If you’re in a fowl weather season you should consider adding a change of clothes. At a minimum, you should always have a change of underwear and socks in your Go Bag. Fresh clothing is also great for your health and morale.
Your Go Bag should include items that change your appearance. Consider packing layers, like a light windbreaker of a different color. Have a different style of sunglasses – moving from Aviators to Ray-Bans can be helpful.
If you’re walking down the street, the bag(s) you’re carrying might be enough for someone to keep track of you, but even changing your shirt could be useful in buying you a bit of time by throwing them off.
Prioritize low-maintenance disguises; things that don’t require constant adjustments or upkeep. Go with hats and glasses – items that are easy to put on and easy to take off.
Go Bag Nutrition & Health
When packing your Go Bag, invest in some nutrition and health. We’re talking 3 days here and you can’t be sure where your next meal is coming from.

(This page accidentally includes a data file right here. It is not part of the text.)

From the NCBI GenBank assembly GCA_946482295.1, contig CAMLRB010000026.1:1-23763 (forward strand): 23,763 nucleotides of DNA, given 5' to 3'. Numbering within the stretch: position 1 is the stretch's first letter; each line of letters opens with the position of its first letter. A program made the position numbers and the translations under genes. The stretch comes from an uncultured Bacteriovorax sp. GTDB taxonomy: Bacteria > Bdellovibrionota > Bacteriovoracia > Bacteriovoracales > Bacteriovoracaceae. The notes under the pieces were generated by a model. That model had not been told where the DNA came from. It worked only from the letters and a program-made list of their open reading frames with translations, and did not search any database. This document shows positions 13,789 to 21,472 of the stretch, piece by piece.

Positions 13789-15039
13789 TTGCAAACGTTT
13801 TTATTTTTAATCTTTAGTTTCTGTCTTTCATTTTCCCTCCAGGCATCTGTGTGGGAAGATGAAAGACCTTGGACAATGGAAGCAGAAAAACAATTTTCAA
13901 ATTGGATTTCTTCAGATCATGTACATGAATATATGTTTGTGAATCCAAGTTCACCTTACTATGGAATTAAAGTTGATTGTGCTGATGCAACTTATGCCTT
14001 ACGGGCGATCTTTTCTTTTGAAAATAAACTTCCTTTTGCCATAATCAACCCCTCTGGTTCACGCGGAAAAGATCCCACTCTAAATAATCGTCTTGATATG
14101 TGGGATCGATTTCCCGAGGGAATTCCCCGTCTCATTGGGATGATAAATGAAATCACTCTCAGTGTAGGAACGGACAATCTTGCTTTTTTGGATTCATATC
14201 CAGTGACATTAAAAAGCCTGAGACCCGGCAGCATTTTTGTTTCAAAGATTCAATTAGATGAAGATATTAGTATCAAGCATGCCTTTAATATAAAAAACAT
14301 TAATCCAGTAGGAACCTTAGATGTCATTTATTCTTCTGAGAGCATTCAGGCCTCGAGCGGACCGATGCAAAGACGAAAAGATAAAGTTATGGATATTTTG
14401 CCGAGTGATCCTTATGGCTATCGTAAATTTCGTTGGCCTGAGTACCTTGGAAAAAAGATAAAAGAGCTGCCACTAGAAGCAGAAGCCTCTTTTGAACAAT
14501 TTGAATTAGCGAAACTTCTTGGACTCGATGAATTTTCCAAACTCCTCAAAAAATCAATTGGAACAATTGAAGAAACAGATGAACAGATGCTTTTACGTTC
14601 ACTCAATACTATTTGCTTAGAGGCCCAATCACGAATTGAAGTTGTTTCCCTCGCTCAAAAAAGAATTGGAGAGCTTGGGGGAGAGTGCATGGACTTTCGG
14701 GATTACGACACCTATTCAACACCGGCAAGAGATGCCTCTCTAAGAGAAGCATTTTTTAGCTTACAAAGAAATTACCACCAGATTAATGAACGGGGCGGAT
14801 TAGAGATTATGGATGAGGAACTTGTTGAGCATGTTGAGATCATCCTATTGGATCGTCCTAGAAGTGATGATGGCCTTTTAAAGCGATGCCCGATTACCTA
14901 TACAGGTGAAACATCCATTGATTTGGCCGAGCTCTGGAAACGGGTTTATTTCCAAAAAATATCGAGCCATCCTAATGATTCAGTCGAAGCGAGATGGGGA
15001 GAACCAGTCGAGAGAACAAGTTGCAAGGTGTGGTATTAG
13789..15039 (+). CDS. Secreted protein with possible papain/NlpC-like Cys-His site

You’ll be on the move so calories will be important. Your Go Bag should have 7500 calories in it; 2500 calories for each day. Those calories will come from protein bars and MREs (Meal Ready to Eat). Both are compact and full of valuable nutrients for the energy you’ll burn.
After food, there’s water. Another water bottle and a method of water purification will be invaluable. Your water purification can be done through a Berkey filter or water purification tablets.
You’ll add another first aid kit so that you’re doubled up on bandages. This will be even more important if you’re on foot and not in a bugout vehicle. Don’t forget any personal medications. While this is a 72-hour bag, I’d suggest having 6-7 days worth of meds because pharmacies will no doubt be in short supply of everything in an SHTF situation.
Go Bag Utility Items
Next up, let’s talk about the utility items that will make surviving in any situation a whole lot easier. These tools aren’t tools in the traditional sense.
Money is a tool. You’ll have it in a few forms: 1) prepaid gift cards so that electronic transactions don’t tie back to you; 2) cash in $20/$50/$100 denominations – flashing a fresh $50 bill can be enough to open a door or two; 3) a roll of quarters – useful at a vending machine, rare pay phones, or as a weight in a handkerchief you’re swinging in self-defense. Your escape and evasion belt will have a couple gold coins in it.